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Firstly, apologies for the unexpected gap in posts. It was a packed summer, and the new term feels similar! A few good friends are at my side reminding me I’m ‘doing too much’ for which I’m grateful – and am listening, but it’s not a quick fix – life is a bit of a juggling act of lots of demands on my time and energy and in the midst of it all I’m trying to be wise and listen to God’s prompting about what I should be filling each day with. One thing’s for sure – I’m missing writing!

One of the new things that has come into my week over the last 2 years is Girlguiding volunteering. In a way it has crept in, but I welcome it. It’s something the girls and I are all part of now. In fact just this last week we had a first planning meeting for a new Brownies unit and T, B & me all walked down and joined in together which was rather special (with hindsight, it was a bit full on at the time!).

I got involved when T was offered a place at Rainbows, she didn’t want to stay on her own so I stayed too and just helped out a bit where I could. When she moved up to Brownies we wondered if she would stay on her own if she joined the unit where B was volunteering as a young leader but she couldn’t do it very easily – and it was going to impact on B’s freedom to complete her young leader training so I stayed again. This time I began my volunteer leader training to be able to offer a bit more help.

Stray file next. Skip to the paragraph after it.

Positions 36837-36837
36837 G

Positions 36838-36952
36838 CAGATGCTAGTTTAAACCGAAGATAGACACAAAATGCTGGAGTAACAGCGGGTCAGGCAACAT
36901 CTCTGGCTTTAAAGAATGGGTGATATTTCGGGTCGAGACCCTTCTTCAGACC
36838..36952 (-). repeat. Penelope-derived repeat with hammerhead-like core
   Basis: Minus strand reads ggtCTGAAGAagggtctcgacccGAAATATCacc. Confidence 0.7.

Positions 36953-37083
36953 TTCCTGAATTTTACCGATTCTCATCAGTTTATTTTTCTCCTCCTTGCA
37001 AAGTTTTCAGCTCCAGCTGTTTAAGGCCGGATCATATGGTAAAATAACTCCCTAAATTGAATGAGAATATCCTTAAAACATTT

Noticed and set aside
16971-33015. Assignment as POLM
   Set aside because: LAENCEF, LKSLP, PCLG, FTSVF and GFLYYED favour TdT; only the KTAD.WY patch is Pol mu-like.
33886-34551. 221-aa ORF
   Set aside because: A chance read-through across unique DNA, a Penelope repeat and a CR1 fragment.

To cut a long story short I find myself this term now heading up the Rainbows and also involved in leading a new Brownies unit – both at Holy Trinity Church.

It’s a bit of a roller coaster finding my feet with more to juggle, and at the same time collecting evidence for the leadership qualification but it’s great to be in it together. Girlguiding’s vision is to be a safe and nurturing space for girls. It has structure, purpose, is adventurous and has the potential to give girls of all backgrounds – and all abilities opportunities to gain life skills, practice teamwork and friendship and to experience things they might not without the group. The structure also has a clear pathway for girls to develop leadership skills, and begin volunteering and leading as they move through from Guides to Rangers and beyond which is what B has been doing.